Review: Grayson Perry's "The Vanity of Small Differences" at Pitzhanger Manor

Review: Grayson Perry's "The Vanity of Small Differences" at Pitzhanger Manor

Last night, I had the privilege of attending the opening of Grayson Perry's exhibition, "The Vanity of Small Differences," at Pitzhanger Manor. This event marks the first time Perry’s six large-scale tapestries are showcased in the very home where William Hogarth’s "A Rake’s Progress," the inspiration for Perry’s work, was originally displayed. This exhibition beautifully unites the works of two of Britain’s sharpest social commentators under one historic roof in Ealing.

Perry’s tapestries offer a modern take on Hogarth’s "A Rake’s Progress," a series of eight paintings from the 18th century that tell the tale of Tom Rakewell’s journey from wealth to destitution in London. These original paintings were acquired 222 years ago by Sir John Soane’s wife to be displayed at Pitzhanger. Although the Soanes eventually moved their collection to Lincoln’s Inn Fields, Pitzhanger continues to feature a full set of 18th-century engravings of "A Rake’s Progress" in the Soane’s drawing room, now vibrantly adorned with red walls. This exhibition allows visitors to uniquely compare and contrast both artists' detailed explorations of societal themes within their original context.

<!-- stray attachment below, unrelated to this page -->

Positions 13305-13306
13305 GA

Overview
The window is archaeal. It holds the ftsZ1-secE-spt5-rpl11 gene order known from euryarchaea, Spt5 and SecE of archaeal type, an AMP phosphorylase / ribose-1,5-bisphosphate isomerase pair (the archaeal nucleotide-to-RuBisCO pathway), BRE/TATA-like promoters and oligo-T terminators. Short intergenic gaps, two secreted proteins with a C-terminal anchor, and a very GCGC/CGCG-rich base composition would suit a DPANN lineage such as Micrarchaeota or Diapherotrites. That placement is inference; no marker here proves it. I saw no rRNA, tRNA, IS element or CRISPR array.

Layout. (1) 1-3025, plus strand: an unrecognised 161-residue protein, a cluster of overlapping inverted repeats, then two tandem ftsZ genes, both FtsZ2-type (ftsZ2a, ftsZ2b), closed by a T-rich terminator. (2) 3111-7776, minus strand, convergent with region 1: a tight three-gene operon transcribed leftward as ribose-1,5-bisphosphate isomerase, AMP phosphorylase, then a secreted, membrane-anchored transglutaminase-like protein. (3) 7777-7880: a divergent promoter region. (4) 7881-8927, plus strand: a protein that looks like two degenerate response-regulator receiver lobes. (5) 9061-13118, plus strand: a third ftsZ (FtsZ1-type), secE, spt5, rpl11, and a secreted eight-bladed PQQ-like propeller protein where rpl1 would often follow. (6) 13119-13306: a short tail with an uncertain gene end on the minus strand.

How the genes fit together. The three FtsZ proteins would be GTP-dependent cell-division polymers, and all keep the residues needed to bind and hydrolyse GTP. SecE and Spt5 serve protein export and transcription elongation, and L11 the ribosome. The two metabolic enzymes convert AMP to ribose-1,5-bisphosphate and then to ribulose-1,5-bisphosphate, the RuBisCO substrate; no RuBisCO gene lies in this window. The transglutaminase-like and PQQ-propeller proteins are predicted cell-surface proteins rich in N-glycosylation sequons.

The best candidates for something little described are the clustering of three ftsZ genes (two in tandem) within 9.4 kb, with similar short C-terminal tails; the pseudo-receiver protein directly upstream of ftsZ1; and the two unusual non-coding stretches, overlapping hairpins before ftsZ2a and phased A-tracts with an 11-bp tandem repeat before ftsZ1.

Grayson Perry’s tapestries delve into themes of class mobility and consumer culture. Perry explains, “The tapestries tell the story of class mobility, for I think nothing has as strong an influence on our aesthetic taste as the social class in which we grow up. I am interested in the politics of consumerism and the story of popular design but, for this project, I focus on the emotional investment we make in the things we choose to live with, wear, eat, read, or drive. Class and taste run deep in our character—we care. This emotional charge is what draws me to a subject.”

This exhibition is particularly significant for Ealing, featuring art of exceptional quality and numerous semi-local connections. The William Morris Willow Bough wallpaper, for example, pays homage to Morris, a West Londoner from Hammersmith. Cath Kidston, whose bag features in the fourth tapestry, is a W4 resident, and the women’s dresses in the same tapestry wouldn’t look out of place in a Boden catalogue, with Boden’s headquarters situated in Park Royal.

In summary, "The Vanity of Small Differences" is an engaging and thought-provoking exhibition that offers a profound reflection on contemporary society. I highly recommend visiting Pitzhanger Manor to experience these striking tapestries and the fascinating dialogue they establish with Hogarth’s iconic works. This exhibition is a must-see, seamlessly blending historical and modern social commentary through exceptional artistry.

Visit Instagram to watch the reel of the opening party.